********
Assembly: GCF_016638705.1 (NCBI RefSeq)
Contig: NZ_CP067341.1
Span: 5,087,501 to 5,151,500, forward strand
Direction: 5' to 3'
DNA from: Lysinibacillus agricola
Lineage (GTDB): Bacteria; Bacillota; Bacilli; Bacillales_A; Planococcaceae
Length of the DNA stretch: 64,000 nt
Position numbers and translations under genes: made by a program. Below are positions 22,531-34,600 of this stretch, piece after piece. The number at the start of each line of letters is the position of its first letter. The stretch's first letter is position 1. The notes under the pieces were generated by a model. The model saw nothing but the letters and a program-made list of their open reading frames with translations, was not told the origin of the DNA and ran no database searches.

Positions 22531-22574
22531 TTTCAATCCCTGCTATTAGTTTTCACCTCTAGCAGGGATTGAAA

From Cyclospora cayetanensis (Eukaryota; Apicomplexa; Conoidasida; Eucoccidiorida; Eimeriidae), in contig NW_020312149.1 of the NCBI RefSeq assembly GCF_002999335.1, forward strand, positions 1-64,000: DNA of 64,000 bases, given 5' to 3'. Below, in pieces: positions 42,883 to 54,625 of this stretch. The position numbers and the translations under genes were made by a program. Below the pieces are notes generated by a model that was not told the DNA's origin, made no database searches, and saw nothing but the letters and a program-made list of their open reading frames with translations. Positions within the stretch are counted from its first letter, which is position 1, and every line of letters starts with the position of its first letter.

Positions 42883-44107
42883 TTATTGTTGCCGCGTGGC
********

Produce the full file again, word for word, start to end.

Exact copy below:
Assembly: GCF_016638705.1 (NCBI RefSeq)
Contig: NZ_CP067341.1
Span: 5,087,501 to 5,151,500, forward strand
Direction: 5' to 3'
DNA from: Lysinibacillus agricola
Lineage (GTDB): Bacteria; Bacillota; Bacilli; Bacillales_A; Planococcaceae
Length of the DNA stretch: 64,000 nt
Position numbers and translations under genes: made by a program. Below are positions 22,531-34,600 of this stretch, piece after piece. The number at the start of each line of letters is the position of its first letter. The stretch's first letter is position 1. The notes under the pieces were generated by a model. The model saw nothing but the letters and a program-made list of their open reading frames with translations, was not told the origin of the DNA and ran no database searches.

Positions 22531-22574
22531 TTTCAATCCCTGCTATTAGTTTTCACCTCTAGCAGGGATTGAAA

From Cyclospora cayetanensis (Eukaryota; Apicomplexa; Conoidasida; Eucoccidiorida; Eimeriidae), in contig NW_020312149.1 of the NCBI RefSeq assembly GCF_002999335.1, forward strand, positions 1-64,000: DNA of 64,000 bases, given 5' to 3'. Below, in pieces: positions 42,883 to 54,625 of this stretch. The position numbers and the translations under genes were made by a program. Below the pieces are notes generated by a model that was not told the DNA's origin, made no database searches, and saw nothing but the letters and a program-made list of their open reading frames with translations. Positions within the stretch are counted from its first letter, which is position 1, and every line of letters starts with the position of its first letter.

Positions 42883-44107
42883 TTATTGTTGCCGCGTGGC